Recently global accountancy giant KPMG made headlines for its new policy on social class and its mission to increase working-class representation amongst its workforce. In what seems like a ground-breaking initiative, the company has set itself the target of increasing the proportion of staff from working-class backgrounds to 29% in its partner and director roles by 2030. I was surprised to read that currently 23% of partners and 20% directors already self-identify as working-class. The KPMG report notes that an internal survey of around 10,000 employees showed that on average these same people were paid nearly 9% less than their non-working-class equivalents. In addition to those self-reporting as working-class, a further 10% either didn’t know or were not prepared to say.
In part the move by KPMG seems to be driven by the embarrassment over the comments by former company chair Bill Michael who claimed on a companywide Zoom call earlier this year that there was “no such thing as unconscious bias”. Michael resigned in the publicity surrounding these remarks and was later replaced by Bina Mehta, who claims working-class background herself and views equality and diversity as central to corporate strategy.
There are a lot of positives to take from this story. First, that there are so many senior people who claim working-class origin is a good thing if it reflects reality. Second, a large corporation actively recognising the issue of diversity and seeking to do something about under representation is to encouraged, and the fact this is about class is all the more welcome. Third, I think KPMG’s approach usefully begins to mainstream the language of class and the label of working-class in popular debates about economy and society.
In many ways these developments are long overdue. For decades large companies ignored underrepresentation of women and ethnic minorities as well as working-class people. Often, ingrained structural barriers in recruitment were normalised. Thirty years ago, when I was an undergraduate at the elite Durham University, all of the Blue-chip corporations attended the ‘Milk-round’ graduate recruitment events hosted by many of the top UK universities – and they wouldn’t have dreamt of travelling to lower tier institutions nearby. So a system kept self-perpetuating itself generation after generation — elite companies recruited from elite universities who in turn tended to recruit disproportionately from fee-paying schools. Transparency and acknowledgement of bias procedures has to be a good thing, right?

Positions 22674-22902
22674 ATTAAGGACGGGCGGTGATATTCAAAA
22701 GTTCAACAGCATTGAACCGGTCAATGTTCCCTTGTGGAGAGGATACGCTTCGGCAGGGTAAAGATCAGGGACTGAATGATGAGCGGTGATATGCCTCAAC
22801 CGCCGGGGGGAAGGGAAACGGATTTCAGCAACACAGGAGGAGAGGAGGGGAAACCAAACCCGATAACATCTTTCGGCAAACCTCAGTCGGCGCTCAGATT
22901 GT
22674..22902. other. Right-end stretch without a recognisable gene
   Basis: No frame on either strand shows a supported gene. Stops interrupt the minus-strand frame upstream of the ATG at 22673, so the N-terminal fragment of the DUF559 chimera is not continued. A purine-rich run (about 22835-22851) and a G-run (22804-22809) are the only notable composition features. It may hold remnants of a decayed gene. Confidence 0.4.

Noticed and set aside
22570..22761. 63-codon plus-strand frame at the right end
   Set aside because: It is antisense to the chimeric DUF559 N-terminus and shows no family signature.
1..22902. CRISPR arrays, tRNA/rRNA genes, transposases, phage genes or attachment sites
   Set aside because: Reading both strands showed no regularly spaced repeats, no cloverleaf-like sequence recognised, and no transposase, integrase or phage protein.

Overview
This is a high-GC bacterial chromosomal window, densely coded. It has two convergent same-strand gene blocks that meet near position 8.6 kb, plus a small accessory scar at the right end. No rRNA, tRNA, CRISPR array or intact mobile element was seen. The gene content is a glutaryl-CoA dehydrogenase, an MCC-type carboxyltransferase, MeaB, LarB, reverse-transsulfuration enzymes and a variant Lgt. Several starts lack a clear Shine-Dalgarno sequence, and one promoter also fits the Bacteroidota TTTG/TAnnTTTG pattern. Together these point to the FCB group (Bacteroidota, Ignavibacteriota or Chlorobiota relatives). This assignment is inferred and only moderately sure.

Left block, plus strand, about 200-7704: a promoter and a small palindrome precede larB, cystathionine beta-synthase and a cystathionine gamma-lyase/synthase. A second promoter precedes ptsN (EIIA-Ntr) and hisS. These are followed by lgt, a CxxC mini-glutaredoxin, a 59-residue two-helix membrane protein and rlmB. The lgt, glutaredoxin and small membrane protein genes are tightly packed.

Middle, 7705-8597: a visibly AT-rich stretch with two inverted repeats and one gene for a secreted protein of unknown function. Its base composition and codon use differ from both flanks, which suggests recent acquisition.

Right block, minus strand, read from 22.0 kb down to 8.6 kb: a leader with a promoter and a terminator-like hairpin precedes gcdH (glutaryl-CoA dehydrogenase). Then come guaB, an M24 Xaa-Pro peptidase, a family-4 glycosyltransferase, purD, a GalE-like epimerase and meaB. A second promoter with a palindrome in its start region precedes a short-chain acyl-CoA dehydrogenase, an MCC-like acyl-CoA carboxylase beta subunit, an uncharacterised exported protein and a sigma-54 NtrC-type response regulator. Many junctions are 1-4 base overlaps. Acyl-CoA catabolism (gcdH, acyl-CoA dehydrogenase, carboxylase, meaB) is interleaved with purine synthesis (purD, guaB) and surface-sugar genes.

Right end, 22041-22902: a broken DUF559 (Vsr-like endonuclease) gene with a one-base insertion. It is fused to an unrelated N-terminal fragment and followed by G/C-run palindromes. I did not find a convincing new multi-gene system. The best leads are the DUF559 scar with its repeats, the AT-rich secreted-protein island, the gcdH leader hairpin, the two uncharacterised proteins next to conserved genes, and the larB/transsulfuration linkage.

Well yes and no. For sure opening up a real space to debate privilege is important, but a recent article by sociologist Sam Friedman should provide a really important check on our enthusiasm. Friedman and his colleagues at the London School of Economics examined the stories people tell themselves and others about their background. He points out that 47% of Britons in middle-class professional and managerial jobs identify as working class according to the British Social Attitudes Survey. More surprizing still is that around 25% of people in such jobs who come from middle-class backgrounds (based on parental work roles) also identify as working-class. Friedman and his colleagues use their own research to make sense of this seeming contradiction by suggesting that many middle-class professionals lay claim to working-class identity as an origin story to boost their own justification for the privileges they enjoy. They ignore parental status and instead reach back to grandparents or even in some cases great-grandparents’ origins to boost their own individual achievement. This downplays their own structural privileges whilst reemphasising individual meritocratic achievement.
Why does this matter? Should we be concerned if a few privileged professionals want to claim an identity that isn’t really theirs? This reminds me of the classic 1960s Four Yorkshiremen sketch from UK TV where a succession of characters tells an increasingly grim and improbable story about their humble origins, each trying to outdo the previous narrator’s claim of grinding poverty and suffering. But I think this misrepresentation does matter a lot. As Friedman shows, these sorts of claims help to obfuscate the ingrained nature of structural inequality. By claiming, falsely, to have overcome barriers to success, privilege people effectively blame those not enjoying success for their own condition by citing lack of effort — effectively reinforcing class inequality all the more.
This allows politicians and other commentators who wish to deny those structural factors an excuse for policy inaction. In other words, all you have to do is try that bit harder — a ‘boot strap’ theory of inequality for the 21st century. Middle-class and elite attempts to game the system are of course nothing new. So while we can welcome companies like KPMG paying attention to issues of class, we need to be careful about how these things are measured. Self-reporting of an identity brings with it issues and unintended consequences. Pride in being from a working-class background is not a problem. It becomes a problem if individuals cynically adopt an identity to mask their own privilege at the expense of others. We need really good data on class inequalities and a nuanced, rather than ideological, account of the role of structural class inequality.
Tim Strangleman, University of Kent